Professor Mike English
Health services that deliver for newborns
Basic hospital care may be key to saving newborn lives. Professor Mike English outlines a multidisciplinary project engaging policy-makers and practitioners in Kenya. This project demonstrated poor coverage of Nairobi’s 4.25 million population if a sick newborn baby needs quality hospital care. Using novel research approaches the team also identified how severe shortages of nurses contribute to poor quality of care for patients and negatively affect nurses themselves. This interview was recorded in 2018
Better hospitals for children
Professor Mike English leads the Health Services Unit at the KEMRI-Wellcome Trust Research Programme in Nairobi, Kenya. This unit aims to strengthen equality in access to affordable quality health care in Africa. Studies are based on health systems clustered around five main topics: malaria, service delivery & access, information for decision making, governance and financing. Professor English leads efforts to develop multidisciplinary links with Oxford through the Oxford Health Systems Research Collaboration (OHSCAR). This interview was recorded in 2014
Professor of International Child Health
- Leader of the Health Systems Collaborative (HSC)
Health Services Research
Mike English is a UK trained paediatrician who worked in Kenya for 25 years supported by a series of Wellcome fellowships. In Kenya he worked as part of the KEMRI-Wellcome Nairobi Programme and built up the Health Services Unit in collaboration with the Ministry of Health, the University of Nairobi and a wide set of national and international collaborators. His work focuses predominantly on improving care in African District Hospitals, often takes Child and Newborn Health as a focus, but increasingly tackles health services or wider health systems issues affecting quality of care. Mike now co-leads the Health Systems Collaborative in Oxford which is part of the NDM-Centre for Global Health Research.
Mike continues to work closely with Kenyan colleagues on a range of projects. He initiated the Kenyan Clinical Information Network (CIN) in 2013 and further developed this platform over 10 years as an example of a low-cost learning health system. The CIN now spans 24 Kenyan hospitals and supports multiple clinical, implementation and improvement projects as well as a wide set of health services and systems research. Methods employed span: clinical epidemiology including developing national, evidence-based guidelines, clinical trials and some of the largest hospital based observational studies in Africa; mixed methods implementation research, health workforce research including work on task-sharing (eg. HIGH-Q) and professionals' training and careers and wider systems research on qualitative studies of families' and health workers' experiences and service redesign. New collaborations are helping to extend the forms of health services / health systems research in Vietnam, Burundi, UK and Ghana with a strong focus on capacity building of LMIC scientists.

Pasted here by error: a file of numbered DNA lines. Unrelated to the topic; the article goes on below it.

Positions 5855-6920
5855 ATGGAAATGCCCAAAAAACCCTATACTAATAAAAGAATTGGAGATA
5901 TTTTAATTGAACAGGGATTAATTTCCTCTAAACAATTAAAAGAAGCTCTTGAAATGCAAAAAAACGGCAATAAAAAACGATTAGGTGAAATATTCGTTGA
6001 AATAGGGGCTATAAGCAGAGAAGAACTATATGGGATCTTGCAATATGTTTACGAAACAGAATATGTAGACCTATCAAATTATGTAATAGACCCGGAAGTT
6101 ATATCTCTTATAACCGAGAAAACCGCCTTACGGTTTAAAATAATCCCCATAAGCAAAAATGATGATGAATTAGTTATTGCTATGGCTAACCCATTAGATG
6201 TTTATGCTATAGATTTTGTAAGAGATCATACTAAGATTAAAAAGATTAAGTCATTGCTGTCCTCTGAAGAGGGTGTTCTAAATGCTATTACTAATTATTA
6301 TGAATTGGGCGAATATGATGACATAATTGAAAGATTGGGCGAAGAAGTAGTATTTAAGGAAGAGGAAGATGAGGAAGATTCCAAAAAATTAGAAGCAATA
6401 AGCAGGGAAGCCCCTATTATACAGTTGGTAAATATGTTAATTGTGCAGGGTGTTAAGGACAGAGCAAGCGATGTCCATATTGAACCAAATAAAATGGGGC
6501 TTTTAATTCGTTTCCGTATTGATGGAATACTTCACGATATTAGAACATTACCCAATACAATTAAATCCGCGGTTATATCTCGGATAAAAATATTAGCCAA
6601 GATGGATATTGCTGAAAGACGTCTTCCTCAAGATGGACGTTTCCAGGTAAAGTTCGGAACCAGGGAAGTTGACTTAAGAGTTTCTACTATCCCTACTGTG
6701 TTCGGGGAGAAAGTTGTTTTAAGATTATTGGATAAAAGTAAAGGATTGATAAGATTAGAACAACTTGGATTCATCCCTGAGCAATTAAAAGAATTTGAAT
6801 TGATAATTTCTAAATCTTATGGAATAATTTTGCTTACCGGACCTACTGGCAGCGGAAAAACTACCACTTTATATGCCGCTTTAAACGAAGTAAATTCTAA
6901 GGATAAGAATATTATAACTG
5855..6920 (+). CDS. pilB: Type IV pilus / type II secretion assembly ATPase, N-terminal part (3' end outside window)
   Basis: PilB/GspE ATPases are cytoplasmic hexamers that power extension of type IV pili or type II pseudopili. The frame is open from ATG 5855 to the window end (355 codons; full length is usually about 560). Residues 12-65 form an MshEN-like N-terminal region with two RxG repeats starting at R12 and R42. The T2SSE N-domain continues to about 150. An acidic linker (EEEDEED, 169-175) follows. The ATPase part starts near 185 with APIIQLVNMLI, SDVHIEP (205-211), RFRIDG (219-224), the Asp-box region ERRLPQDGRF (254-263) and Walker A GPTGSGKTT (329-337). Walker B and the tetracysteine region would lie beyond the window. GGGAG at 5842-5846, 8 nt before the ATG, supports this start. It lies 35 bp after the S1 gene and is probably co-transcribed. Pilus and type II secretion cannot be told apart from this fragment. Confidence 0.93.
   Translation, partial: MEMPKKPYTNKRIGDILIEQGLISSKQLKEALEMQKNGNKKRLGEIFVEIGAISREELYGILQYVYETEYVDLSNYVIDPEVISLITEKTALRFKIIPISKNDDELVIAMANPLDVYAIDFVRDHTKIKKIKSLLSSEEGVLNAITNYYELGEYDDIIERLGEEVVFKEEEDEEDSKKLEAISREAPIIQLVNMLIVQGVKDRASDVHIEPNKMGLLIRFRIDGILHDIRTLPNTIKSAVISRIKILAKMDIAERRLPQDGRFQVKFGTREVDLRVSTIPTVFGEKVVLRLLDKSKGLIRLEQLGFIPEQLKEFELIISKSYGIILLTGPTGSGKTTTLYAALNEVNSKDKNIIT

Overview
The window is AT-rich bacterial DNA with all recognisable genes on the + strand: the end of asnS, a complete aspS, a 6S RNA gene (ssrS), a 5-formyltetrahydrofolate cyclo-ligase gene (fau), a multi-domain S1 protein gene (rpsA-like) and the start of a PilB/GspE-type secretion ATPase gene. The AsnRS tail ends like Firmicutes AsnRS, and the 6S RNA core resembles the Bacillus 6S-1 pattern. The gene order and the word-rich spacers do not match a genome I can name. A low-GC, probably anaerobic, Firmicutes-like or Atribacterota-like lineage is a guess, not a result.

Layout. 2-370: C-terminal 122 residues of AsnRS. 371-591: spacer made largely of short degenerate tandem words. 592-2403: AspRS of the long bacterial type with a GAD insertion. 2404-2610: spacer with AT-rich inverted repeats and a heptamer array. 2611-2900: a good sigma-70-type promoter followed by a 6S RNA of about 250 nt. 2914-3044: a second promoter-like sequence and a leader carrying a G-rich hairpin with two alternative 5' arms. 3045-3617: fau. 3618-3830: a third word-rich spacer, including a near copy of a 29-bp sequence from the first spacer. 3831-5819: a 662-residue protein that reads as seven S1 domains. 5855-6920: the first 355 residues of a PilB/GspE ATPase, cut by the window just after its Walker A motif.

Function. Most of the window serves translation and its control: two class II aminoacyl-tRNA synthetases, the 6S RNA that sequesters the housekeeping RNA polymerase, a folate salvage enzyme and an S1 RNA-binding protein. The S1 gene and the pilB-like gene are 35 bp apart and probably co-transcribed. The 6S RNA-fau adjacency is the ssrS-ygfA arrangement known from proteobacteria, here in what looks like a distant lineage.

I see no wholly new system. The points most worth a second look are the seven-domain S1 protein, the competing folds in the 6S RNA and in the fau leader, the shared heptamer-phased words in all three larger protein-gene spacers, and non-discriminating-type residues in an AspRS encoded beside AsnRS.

For many years Mike has provided technical advice to the Kenyan government and WHO on a range of issues related to child and newborn survival and health systems performance. He is currently serving on a number of expert committees including the Strategic and Technical Advisory Group of Experts for Maternal, Newborn, Child and Adolescent health and nutrition and was a member of the Lancet Global Health Commission on High Quality Health Systems in the SDG Era.
The HIGH-Q Learning Event
The Clinical Information Network
Stakeholder Engagement - Essential to our work
Moon G. et al, (2023), Wellcome Open Research, 8, 220 - 220
Keene CM. et al, (2023), BMC Health Services Research, 23
Mbuthia D. et al, (2023), Nursing open
Wenani D. et al, (2023), BMC pediatrics, 23
English M. et al, (2023), The Lancet. Global health